‘One of the toughest challenges is to translate the vitality of the rough, which is done at great speed with a B pencil, into the finished artwork, which, of course, is done at a much slower and more meticulous pace.’

Mornings are for work while, in the afternoons, she likes to catch up with a friend or answer letters from kids. 

In the evenings, she likes to listen to the radio — she enjoys Radio 4’s Front Row — or watch TV.

The strangeness of this year has limited her communications but she enjoys doorstep conversations with friends, her children are frequent visitors and she has two great-grandchildren. 

As she says, what really matters are not the material trappings of life ‘but the family you have around you’.

While the ‘real’ Dave would be around 50 now, her stories remain firmly rooted in the past, with a refreshing lack of modern-day distractions. Would she ever consider bringing Dogger forward in time?


Dogger’s Christmas by Shirley Hughes (left) is published by Bodley Head, £12.99. Pictured right: The much-loved original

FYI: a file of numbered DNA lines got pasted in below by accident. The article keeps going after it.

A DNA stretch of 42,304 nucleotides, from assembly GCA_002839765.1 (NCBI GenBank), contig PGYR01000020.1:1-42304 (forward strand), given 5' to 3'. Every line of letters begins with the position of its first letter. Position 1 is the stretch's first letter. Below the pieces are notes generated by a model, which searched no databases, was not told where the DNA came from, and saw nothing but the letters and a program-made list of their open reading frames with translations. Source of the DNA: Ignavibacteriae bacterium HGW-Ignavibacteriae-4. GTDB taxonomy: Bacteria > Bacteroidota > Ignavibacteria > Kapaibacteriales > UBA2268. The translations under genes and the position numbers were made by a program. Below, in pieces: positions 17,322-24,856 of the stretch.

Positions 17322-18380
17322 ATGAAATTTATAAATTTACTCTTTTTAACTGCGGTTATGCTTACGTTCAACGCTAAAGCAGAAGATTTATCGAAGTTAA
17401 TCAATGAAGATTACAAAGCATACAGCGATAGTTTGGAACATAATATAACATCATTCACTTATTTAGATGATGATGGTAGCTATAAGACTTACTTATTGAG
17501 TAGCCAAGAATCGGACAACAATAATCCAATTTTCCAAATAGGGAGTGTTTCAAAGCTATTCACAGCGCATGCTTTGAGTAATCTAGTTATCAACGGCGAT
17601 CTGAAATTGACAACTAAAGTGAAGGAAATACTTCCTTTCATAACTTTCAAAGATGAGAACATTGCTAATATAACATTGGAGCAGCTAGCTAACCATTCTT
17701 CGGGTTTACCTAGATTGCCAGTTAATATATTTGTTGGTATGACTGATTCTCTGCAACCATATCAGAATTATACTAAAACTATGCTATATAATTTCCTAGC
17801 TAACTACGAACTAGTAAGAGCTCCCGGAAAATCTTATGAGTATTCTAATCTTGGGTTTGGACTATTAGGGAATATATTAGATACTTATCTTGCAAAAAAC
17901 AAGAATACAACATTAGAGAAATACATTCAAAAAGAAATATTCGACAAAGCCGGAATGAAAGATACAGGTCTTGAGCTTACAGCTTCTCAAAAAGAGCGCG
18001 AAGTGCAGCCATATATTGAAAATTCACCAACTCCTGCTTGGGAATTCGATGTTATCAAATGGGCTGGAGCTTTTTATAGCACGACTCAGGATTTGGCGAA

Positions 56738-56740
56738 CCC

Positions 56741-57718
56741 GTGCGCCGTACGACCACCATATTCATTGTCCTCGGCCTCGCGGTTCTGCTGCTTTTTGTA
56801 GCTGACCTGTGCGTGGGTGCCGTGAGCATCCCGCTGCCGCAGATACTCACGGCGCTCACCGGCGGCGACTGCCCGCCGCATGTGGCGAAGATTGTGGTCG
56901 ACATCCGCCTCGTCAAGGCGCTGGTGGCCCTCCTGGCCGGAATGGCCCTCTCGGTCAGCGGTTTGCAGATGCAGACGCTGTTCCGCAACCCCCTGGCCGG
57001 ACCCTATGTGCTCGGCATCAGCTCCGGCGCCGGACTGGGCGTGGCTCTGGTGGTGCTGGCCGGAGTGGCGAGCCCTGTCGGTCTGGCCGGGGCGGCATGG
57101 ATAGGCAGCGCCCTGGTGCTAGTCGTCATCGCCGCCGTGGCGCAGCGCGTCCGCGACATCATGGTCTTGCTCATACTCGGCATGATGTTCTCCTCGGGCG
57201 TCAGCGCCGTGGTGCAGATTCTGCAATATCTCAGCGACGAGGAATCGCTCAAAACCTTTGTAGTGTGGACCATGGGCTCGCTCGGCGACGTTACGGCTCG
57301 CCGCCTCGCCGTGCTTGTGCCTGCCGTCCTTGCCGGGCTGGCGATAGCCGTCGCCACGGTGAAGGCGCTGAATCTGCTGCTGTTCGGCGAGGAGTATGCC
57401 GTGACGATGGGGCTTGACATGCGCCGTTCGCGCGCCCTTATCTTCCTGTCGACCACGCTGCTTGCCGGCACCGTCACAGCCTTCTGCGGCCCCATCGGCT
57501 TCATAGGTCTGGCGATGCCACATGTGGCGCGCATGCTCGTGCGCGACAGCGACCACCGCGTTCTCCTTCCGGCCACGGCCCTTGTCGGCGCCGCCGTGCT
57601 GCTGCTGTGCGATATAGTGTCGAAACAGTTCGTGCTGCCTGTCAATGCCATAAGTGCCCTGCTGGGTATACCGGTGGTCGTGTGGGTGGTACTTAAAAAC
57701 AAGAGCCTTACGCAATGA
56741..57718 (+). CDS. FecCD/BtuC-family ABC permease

‘No, I think he’s quite happy where he is. None of my characters have grown up or grown older.

‘I grew up in a pre-television, pre-computer era when there seemed to be acres of time to fill. 

‘My sisters and I spent hours making comics. We were forever dressing up and trying to act out plays, bursting out from behind the sitting-room curtains, hoping for applause.

‘The themes I deal with in my books are common to all young children, whether it’s putting the wrong boot on the wrong foot, slamming the front door with Mum on the wrong side, or going to nursery school.’

So what next for Dogger? ‘He’s having a well-earned rest now, safely tucked away on a silk scarf in his very special hat box.

‘Next year, I’ll be working on a new Alfie book, which tackles that familiar scenario of what happens when a pre-schooler doesn’t want to go to bed. So lots to look forward to in 2021!’ 

Dogger’s Christmas by Shirley Hughes is published by Bodley Head, £12.99. © Shirley Hughes 2020. 

To order a copy for £11.43 go to mailshop.co.uk/books or call 020 3308 9193. Free UK delivery on orders over £15. Offer valid until 24/11/2020.